Thursday, August 25, 2011
Wanted: Leadership by Example
Our political leaders keep encouraging young people to study math and science, as indeed they should, because the national prosperity depends largely on the ability of its engineers and scientists to convert ideas into the products that keep the economic engine humming.
The business news of the week was the decision of Steve Jobs to relinquish the presidency of Apple, the company he founded. No one has done more to keep the engine humming than Steve Jobs. Some analysts have suggested that his name will in time be enshrined with those of Thomas Edison and Alexander Graham Bell, and they are right. Even if you are not a Macophile like me, you must be in awe of his ability to conjure up one game-changing product after another.
But the cheerleading of the politicians rings hollow because they exhort by words, not by example. “Do as I say, not as I do,” is the message from the President, who might with more conviction have urged students to become community organizers. For that matter, if students followed the career paths of most of our presidents, they would all be entering law school.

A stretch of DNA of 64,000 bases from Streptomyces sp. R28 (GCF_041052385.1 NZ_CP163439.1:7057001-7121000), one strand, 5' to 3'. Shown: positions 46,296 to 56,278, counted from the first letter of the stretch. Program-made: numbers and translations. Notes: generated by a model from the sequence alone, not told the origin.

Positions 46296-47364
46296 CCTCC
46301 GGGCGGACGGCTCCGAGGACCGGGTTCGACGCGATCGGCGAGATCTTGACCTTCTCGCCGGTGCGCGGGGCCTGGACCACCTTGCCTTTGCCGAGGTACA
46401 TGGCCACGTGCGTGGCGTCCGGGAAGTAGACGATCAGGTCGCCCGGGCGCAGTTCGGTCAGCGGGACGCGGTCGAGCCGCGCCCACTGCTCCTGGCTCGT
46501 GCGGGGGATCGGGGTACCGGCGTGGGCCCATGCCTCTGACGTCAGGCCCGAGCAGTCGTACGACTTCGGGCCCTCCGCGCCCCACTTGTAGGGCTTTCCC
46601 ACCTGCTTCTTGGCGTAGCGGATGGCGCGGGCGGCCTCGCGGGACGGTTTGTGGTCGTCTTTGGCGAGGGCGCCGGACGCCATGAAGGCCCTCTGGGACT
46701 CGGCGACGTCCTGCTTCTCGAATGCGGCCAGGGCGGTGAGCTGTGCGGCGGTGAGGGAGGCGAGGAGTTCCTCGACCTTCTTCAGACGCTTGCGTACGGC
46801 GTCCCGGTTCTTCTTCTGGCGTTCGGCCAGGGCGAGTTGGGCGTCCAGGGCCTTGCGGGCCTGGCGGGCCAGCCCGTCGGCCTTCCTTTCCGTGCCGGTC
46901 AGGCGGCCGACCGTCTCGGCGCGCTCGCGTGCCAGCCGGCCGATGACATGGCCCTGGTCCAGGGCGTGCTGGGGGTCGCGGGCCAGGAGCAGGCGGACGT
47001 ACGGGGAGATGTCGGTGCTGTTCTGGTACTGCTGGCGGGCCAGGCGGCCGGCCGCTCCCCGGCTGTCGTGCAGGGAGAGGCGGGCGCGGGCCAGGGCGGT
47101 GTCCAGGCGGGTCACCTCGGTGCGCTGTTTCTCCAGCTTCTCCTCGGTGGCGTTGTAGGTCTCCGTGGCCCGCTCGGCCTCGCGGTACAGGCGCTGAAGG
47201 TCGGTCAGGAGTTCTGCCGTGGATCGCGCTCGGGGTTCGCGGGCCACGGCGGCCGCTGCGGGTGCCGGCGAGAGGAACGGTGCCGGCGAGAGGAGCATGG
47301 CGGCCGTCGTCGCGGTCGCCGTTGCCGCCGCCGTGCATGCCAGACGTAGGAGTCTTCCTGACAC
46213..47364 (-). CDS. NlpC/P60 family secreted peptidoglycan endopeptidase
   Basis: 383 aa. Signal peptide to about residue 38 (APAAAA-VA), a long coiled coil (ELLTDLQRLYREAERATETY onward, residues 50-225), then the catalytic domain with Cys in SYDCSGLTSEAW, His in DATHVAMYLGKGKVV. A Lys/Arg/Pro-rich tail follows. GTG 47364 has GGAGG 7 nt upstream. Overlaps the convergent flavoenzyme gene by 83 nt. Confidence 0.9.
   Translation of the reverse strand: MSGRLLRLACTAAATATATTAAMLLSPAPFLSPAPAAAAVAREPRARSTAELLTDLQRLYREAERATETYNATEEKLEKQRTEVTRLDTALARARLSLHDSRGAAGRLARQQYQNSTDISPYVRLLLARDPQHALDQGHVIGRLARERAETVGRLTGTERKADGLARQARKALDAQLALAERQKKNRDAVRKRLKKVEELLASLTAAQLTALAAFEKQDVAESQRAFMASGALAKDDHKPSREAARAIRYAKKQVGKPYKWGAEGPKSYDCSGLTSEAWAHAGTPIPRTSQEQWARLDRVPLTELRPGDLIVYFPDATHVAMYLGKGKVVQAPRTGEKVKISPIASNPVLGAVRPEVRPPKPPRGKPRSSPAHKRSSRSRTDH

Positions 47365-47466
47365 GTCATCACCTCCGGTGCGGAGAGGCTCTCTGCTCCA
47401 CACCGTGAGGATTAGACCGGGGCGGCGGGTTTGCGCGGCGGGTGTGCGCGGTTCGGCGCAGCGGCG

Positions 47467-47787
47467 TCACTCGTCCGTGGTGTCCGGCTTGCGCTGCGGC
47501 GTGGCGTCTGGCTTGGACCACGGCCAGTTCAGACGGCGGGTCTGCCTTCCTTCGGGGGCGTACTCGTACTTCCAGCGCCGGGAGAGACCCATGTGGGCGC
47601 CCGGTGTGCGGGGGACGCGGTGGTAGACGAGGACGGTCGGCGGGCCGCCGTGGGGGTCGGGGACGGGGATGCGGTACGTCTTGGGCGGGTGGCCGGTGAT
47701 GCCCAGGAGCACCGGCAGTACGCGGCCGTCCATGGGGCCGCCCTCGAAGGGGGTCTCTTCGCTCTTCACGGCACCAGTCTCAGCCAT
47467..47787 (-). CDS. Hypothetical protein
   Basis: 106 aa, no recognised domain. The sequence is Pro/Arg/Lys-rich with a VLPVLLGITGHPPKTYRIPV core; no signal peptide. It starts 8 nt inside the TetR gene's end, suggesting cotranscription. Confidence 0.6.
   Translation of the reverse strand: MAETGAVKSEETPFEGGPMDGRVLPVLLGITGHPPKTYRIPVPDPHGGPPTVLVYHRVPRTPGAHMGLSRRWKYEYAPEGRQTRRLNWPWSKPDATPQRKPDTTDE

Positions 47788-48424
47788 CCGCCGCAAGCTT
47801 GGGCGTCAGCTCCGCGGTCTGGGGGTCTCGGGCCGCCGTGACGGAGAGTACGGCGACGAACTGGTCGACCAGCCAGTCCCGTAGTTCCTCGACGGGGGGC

That’s not fair, you may say; we need engineers but we also need politicians, and the two pursuits require different skill sets. Not necessarily. Angela Merkel, Chancellor of Germany, majored in physics and has a doctorate in quantum chemistry. Wen Jiabao, Prime Minister of China, is a geologist who studied rare earths in graduate school. Germany and China are the most vibrant economies on their respective continents, while we have mostly lawyers running our government. (George W. Bush held an MBA, which is even worse.)
Maybe Steve Jobs, Bill Gates, Bob Noyce, Gordon Moore, or Andy Grove would have made a lousy president. Maybe none of them would even want the job. But just once, I would like to hear the President say to the nation’s young people, “I would like to see more of you studying science and engineering, just as I did.”